Like Trump, Bolsonaro downplayed the coronavirus pandemic, calling it a “little flu” and blaming China for the spread of COVID-19. And like Trump, he eschewed wearing a mask, contracted COVID-19 and recovered – then used his own experience as proof that the virus is not all that bad. But the numbers tell a different story: Brazil is the country with the second-highest number of coronavirus-related deaths after the US.
Like Trump, Bolsonaro has a hard-core fan base – and keeping those voters is a must. Bolsonaro has no political party after he left the small one that helped get him elected. He’s angered Brazil’s Supreme Court and members of its congress more than once, and most of the mayoral candidates he supported in the first round of municipal elections earlier this month lost.
Eliane Cantanhede is a political commentator who has been writing about Brazilian politics for over three decades. Without a political party of his own, she said, Bolsonaro relies on the so-called “centrao” to get things. It’s a “big centre” group of about 200 legislators from different parties who come together to approve legislation, typically in return for positions of power.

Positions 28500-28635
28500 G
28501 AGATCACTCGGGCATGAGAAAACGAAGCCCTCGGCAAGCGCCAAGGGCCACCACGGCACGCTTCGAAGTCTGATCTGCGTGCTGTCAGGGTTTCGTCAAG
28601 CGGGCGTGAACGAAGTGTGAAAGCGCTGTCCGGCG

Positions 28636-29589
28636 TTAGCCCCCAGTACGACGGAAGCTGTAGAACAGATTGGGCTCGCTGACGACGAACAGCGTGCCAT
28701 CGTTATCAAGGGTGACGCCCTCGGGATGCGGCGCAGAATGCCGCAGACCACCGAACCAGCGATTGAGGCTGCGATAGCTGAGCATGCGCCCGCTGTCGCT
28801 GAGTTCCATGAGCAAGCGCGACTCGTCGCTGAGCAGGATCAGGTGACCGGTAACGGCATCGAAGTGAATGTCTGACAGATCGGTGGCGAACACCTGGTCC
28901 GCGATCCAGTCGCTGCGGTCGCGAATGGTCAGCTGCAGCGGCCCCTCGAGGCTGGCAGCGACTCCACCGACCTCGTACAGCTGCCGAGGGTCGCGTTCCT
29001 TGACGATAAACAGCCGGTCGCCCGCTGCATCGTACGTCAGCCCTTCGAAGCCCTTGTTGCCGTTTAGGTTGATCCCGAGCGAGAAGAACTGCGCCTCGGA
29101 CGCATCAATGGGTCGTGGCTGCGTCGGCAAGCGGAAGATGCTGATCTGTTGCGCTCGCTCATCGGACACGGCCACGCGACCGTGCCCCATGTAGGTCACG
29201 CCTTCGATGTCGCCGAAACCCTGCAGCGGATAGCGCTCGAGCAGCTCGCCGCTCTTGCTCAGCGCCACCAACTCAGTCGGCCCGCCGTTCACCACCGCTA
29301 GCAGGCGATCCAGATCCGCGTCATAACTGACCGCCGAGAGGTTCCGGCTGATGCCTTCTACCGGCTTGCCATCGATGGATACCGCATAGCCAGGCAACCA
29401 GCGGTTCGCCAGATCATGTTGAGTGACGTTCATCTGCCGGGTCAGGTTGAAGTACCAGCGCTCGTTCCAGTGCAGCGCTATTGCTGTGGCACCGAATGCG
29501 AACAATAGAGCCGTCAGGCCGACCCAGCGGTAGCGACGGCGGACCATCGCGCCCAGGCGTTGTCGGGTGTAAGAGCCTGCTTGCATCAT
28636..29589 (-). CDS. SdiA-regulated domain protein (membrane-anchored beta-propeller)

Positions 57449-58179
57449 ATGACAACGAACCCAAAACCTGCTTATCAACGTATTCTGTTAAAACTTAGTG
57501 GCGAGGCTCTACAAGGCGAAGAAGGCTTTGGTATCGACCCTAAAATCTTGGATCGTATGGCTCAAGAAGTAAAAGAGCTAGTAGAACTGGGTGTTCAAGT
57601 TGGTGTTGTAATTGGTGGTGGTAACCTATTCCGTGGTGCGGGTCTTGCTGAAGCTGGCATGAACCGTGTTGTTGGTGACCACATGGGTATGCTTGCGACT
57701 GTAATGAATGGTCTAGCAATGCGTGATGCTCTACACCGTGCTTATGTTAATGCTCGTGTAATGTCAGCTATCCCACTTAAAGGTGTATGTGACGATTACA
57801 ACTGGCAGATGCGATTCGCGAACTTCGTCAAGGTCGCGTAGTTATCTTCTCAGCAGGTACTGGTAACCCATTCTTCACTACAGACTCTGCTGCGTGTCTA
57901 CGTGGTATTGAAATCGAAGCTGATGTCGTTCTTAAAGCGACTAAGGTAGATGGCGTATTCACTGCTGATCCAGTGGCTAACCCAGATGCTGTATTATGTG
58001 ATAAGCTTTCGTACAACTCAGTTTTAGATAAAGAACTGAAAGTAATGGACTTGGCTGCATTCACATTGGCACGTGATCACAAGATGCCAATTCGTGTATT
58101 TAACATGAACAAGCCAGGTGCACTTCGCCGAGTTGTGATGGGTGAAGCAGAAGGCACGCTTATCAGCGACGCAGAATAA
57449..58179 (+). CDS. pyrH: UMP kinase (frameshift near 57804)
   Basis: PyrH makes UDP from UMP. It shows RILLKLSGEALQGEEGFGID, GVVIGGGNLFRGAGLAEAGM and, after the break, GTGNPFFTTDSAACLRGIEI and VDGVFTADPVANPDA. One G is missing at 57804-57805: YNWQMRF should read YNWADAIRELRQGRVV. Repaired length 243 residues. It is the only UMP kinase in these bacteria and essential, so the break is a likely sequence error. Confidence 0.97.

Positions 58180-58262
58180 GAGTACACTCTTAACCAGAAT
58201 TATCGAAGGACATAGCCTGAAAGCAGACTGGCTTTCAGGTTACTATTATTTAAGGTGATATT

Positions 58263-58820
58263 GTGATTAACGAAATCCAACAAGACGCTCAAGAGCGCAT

“During his campaign, Bolsonaro promised he would end the old politics, involving wheeling and dealing with Congress,” Cantanhede explained. “Now he has backtracked because he sees he cannot get much done without the support of the legislature, and he doesn’t have a party of his own like Trump does.”
Trump “legitimised” Bolsonaro as a major political player as well, according to Geraldo Tadeu, a political scientist and coordinator of the Center for Studies and Research on Democracy.
“[Bolsonao] was an unknown congressman for 20 years who has been unable to dialogue with major sectors of Brazil’s society, who does not have a strong political structure to back him up and never prepared himself to be a president,” Tadeu told Al Jazeera. “He simply mimicked Trump.”
But without a friend like Trump in Washington, Bolsonaro may struggle to garner support for his politics at home and abroad.
That’s why Trump’s defeat can also be viewed as a blow to “national populism” in the US and in Brazil, according to Rubens Barbosa, a former Brazilian ambassador to the US and United Kingdom who is now the president of the Institute of International Relations and Foreign Trade.